Did you know that 43% of Canadians would choose bacon over sex? At least that’s what a 2010 survey found. Or did you know that is was included in the first meal ever consumed on the moon by Neil Armstrong and Buzz Aldrin?
This single strip of bacon alone is 43 calories. In perspective, here is the same amount of calories in apples and broccoli. It’s easy to see which might fill you up more easily...but then again, who just eats one piece of bacon? Looking at this another way, 100 grams of apple is around 50 calories, while 100 grams of bacon is around...550 calories. 68% of these calories come from fat, with almost half being saturated.
So it may...or maybe not surprise you that the average American consumes nearly 8 kg every year! That’s 44,000 calories every year, making sliced bacon a 4 billion dollar industry in the US alone. Even 65% of Americans said they would support bacon as their national food.
But different countries around the world actually use different cuts of a pig for bacon. For example, Canadian Bacon is from the loin, the British use shoulder and ham bacon, and Americans make belly bacon. Overall, around 11% of a pigs standard weight can be used for bacon.
So why are we so obsessed? Well when bacon is heated, the fats melt and the sugars and amino acids have a very unique chemical reaction. This specific reaction releases a medley of around 150 volatile organic compounds from the bacon which float through the air and create the amazing smell, ultimately stimulating your mouth-watering response. So it’s not just the snack you desire, but the smell itself is a perfect example of chemistry at work, stimulating your brain and body.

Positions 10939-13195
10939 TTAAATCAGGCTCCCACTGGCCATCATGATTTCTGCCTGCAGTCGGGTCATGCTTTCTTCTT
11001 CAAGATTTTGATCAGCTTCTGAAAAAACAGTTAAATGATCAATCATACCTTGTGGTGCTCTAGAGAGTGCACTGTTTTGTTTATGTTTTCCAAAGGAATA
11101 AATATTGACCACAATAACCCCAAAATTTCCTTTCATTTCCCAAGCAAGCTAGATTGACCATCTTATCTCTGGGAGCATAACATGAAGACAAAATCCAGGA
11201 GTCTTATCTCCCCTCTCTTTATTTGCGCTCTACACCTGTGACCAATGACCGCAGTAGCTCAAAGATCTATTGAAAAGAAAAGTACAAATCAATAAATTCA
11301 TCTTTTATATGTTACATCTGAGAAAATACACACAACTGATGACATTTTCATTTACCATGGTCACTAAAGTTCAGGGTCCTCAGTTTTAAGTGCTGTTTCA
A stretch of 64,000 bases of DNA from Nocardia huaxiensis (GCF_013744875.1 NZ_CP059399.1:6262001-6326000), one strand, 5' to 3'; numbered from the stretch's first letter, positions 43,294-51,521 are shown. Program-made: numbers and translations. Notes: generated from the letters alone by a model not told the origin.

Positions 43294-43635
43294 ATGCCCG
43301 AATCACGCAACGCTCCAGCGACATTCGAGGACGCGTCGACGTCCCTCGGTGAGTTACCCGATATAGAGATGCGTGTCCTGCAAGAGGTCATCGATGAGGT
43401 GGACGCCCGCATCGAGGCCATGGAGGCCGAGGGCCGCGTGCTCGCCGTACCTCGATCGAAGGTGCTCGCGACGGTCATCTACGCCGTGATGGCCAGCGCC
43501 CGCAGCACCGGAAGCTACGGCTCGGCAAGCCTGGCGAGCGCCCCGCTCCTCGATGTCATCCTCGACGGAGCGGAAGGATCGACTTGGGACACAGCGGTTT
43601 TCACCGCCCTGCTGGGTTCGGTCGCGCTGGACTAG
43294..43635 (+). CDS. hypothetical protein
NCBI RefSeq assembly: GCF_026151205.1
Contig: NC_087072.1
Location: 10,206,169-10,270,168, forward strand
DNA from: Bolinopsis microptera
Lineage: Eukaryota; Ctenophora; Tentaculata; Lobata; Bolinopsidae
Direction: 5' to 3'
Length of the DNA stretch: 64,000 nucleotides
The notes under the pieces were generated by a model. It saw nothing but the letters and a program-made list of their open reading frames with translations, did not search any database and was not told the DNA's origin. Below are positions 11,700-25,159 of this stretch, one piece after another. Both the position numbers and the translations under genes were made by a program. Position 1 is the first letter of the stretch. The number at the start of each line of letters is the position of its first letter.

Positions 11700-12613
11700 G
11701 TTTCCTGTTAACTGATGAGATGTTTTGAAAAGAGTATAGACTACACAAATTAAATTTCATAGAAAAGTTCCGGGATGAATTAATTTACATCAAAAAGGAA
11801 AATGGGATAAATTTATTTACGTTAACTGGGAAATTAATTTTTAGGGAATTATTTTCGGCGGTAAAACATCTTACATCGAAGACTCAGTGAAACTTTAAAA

Our modern culture loves bacon so much that ‘bacon mania’ is a classified movement! From bacon toothpaste, to bacon air fresheners, and even...bacon condoms, some people can’t get enough of it!
But bacon isn’t all good. Not only are 4 strips of cooked bacon worth nearly half your recommended daily intake for salt, but most bacon - and other things like lunch meats- are treating with a chemical called sodium nitrite. This keeps the meat looking red and fresh, instead of turning its natural grey, but has also been implicated in a lot of health concerns.
These nitrites react with amino acids during cooking, forming nitrosamines, which are known carcinogens, increasing your risk of developing cancer. A diet high in sodium nitrites may also lead to a decrease in your body’s ability to transport oxygen properly in your red blood cells.
On the other hand, nitrites help to prevent bacterial growth that can cause botulism. Bottom line is, when you do pig out, keep it in moderation - and a few antioxidant rich fruits and vegetables to go along with it won’t hurt either!